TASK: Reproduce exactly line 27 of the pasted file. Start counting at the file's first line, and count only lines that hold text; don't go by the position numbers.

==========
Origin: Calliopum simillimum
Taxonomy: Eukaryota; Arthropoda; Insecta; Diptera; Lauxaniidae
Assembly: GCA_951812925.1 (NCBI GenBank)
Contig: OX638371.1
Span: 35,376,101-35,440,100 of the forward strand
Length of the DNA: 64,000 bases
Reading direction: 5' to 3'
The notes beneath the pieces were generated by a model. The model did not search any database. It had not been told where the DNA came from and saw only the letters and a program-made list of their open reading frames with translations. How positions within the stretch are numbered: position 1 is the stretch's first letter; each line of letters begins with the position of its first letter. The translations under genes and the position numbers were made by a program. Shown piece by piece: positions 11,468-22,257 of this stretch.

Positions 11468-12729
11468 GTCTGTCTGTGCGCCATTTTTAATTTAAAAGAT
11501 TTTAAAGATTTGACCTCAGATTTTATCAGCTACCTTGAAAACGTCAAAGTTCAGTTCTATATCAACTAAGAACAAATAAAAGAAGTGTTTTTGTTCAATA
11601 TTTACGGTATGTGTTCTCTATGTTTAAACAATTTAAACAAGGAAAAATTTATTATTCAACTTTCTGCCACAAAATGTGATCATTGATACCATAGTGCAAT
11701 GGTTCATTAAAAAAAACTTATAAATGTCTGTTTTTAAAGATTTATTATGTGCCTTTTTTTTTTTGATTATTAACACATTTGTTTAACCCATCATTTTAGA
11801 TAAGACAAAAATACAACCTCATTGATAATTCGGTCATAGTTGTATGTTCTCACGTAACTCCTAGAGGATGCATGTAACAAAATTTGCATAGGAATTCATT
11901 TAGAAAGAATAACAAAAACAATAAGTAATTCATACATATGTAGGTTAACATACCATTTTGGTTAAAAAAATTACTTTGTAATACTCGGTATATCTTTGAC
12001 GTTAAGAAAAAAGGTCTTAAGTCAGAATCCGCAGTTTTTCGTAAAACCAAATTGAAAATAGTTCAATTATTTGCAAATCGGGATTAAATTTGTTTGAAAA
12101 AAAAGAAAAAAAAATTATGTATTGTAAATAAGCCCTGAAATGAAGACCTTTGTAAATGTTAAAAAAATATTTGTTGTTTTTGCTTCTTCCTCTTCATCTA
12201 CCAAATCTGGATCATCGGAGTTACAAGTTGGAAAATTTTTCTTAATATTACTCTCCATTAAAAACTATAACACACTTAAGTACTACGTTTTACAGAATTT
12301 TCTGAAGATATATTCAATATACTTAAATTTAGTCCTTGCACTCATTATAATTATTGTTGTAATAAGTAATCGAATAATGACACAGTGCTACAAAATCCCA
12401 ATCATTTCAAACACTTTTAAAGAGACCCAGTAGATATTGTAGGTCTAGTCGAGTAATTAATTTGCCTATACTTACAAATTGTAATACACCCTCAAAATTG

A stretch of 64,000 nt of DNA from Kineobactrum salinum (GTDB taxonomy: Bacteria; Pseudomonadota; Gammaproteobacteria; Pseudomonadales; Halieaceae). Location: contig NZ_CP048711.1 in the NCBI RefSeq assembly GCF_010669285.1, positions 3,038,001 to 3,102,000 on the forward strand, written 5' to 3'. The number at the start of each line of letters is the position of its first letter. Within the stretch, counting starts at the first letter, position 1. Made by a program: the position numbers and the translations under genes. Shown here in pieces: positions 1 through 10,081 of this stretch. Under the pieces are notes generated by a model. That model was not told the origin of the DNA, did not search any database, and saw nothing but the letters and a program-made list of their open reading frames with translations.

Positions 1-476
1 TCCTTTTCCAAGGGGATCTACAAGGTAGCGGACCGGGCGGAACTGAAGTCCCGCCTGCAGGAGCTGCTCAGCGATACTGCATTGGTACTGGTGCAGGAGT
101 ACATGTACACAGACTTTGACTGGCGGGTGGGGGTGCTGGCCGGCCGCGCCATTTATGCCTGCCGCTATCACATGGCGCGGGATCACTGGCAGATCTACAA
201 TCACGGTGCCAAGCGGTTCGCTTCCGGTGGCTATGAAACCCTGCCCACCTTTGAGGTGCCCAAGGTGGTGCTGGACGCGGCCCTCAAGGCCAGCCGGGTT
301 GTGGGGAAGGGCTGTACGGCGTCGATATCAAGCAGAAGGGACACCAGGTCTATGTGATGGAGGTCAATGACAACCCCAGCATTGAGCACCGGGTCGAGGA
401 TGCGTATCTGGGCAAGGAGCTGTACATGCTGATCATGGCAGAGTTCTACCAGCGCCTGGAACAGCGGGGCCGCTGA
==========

401 TGCGTATCTGGGCAAGGAGCTGTACATGCTGATCATGGCAGAGTTCTACCAGCGCCTGGAACAGCGGGGCCGCTGA